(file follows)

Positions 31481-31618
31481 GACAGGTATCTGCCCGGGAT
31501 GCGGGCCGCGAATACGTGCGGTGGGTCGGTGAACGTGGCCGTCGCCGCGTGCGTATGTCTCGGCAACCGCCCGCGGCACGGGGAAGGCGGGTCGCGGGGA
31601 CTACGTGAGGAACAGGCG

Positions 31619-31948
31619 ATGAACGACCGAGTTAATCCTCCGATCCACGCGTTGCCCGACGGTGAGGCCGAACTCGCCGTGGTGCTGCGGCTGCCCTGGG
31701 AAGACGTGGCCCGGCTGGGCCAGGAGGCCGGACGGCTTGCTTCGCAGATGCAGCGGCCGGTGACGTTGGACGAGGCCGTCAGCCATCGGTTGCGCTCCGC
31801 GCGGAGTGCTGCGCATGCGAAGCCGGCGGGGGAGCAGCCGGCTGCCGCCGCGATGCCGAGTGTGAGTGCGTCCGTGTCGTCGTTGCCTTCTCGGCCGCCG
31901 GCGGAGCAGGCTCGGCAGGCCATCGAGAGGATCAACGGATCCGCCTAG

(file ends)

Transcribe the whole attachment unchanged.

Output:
Positions 31481-31618
31481 GACAGGTATCTGCCCGGGAT
31501 GCGGGCCGCGAATACGTGCGGTGGGTCGGTGAACGTGGCCGTCGCCGCGTGCGTATGTCTCGGCAACCGCCCGCGGCACGGGGAAGGCGGGTCGCGGGGA
31601 CTACGTGAGGAACAGGCG

Positions 31619-31948
31619 ATGAACGACCGAGTTAATCCTCCGATCCACGCGTTGCCCGACGGTGAGGCCGAACTCGCCGTGGTGCTGCGGCTGCCCTGGG
31701 AAGACGTGGCCCGGCTGGGCCAGGAGGCCGGACGGCTTGCTTCGCAGATGCAGCGGCCGGTGACGTTGGACGAGGCCGTCAGCCATCGGTTGCGCTCCGC
31801 GCGGAGTGCTGCGCATGCGAAGCCGGCGGGGGAGCAGCCGGCTGCCGCCGCGATGCCGAGTGTGAGTGCGTCCGTGTCGTCGTTGCCTTCTCGGCCGCCG
31901 GCGGAGCAGGCTCGGCAGGCCATCGAGAGGATCAACGGATCCGCCTAG